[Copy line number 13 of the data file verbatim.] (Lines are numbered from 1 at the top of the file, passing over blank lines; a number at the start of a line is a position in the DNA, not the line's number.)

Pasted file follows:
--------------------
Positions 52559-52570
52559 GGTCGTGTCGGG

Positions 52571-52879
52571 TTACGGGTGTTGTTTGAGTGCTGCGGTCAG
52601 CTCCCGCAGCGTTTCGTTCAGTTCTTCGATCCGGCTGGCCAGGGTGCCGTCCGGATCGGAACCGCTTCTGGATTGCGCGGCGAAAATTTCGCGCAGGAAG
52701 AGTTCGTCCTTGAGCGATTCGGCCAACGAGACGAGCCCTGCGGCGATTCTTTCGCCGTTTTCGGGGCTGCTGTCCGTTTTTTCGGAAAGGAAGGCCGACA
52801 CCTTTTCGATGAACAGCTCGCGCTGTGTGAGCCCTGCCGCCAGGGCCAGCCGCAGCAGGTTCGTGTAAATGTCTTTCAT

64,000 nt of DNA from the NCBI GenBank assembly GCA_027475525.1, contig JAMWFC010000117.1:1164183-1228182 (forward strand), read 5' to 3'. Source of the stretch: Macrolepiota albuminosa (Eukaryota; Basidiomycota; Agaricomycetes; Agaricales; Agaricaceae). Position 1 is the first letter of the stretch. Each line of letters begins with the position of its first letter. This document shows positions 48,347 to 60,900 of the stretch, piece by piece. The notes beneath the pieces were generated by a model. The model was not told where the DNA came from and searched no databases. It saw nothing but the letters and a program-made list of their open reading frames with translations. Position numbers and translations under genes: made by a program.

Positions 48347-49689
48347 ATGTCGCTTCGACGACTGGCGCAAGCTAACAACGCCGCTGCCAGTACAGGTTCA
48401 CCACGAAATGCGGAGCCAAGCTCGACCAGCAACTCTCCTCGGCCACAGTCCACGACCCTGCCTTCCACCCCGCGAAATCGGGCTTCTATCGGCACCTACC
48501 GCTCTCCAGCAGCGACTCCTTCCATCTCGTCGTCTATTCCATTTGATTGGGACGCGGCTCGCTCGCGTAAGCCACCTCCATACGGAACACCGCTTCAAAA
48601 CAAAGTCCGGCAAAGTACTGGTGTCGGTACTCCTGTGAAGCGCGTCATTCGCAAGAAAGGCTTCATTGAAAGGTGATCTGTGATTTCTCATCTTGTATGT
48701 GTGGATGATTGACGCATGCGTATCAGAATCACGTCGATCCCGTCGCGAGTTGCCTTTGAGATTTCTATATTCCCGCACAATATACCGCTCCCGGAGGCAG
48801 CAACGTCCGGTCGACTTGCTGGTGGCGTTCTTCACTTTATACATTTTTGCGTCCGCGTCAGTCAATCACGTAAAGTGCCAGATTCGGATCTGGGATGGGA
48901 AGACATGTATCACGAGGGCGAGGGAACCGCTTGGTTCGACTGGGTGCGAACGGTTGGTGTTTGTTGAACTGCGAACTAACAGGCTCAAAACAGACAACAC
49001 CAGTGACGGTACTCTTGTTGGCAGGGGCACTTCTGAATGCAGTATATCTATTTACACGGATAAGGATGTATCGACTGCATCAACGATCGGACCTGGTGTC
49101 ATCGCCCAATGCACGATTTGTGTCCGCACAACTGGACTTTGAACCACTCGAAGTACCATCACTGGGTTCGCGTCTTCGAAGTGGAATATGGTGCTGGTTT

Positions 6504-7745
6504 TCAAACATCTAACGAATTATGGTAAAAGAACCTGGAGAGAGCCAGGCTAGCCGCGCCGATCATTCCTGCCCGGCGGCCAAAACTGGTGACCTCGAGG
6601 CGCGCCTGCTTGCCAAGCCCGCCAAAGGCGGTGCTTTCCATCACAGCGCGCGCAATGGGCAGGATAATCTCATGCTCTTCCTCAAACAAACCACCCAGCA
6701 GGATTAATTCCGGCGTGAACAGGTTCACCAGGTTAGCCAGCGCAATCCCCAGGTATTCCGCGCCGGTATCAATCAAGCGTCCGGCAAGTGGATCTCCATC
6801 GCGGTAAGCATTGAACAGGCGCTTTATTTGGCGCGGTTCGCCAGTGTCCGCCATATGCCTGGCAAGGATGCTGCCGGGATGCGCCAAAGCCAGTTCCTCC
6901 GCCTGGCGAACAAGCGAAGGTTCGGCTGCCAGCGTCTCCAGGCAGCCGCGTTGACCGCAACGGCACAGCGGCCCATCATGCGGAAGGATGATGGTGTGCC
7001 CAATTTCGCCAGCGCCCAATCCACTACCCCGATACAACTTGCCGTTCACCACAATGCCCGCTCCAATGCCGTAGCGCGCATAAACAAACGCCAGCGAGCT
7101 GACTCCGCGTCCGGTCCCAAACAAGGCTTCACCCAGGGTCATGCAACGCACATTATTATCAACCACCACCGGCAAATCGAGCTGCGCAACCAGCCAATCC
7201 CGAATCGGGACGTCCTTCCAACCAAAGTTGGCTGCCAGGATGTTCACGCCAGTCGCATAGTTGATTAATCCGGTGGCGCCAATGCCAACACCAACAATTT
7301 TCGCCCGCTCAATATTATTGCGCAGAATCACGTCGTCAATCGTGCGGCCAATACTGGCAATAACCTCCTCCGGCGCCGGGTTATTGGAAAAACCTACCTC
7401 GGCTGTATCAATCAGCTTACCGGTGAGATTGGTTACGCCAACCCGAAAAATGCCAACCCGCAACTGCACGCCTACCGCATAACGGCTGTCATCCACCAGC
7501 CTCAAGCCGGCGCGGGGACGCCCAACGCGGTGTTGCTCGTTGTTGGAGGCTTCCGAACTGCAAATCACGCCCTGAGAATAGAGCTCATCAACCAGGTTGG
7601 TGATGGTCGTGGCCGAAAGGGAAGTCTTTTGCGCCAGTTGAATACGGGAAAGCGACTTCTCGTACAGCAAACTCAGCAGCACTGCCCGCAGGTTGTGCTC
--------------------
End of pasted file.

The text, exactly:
48601 CAAAGTCCGGCAAAGTACTGGTGTCGGTACTCCTGTGAAGCGCGTCATTCGCAAGAAAGGCTTCATTGAAAGGTGATCTGTGATTTCTCATCTTGTATGT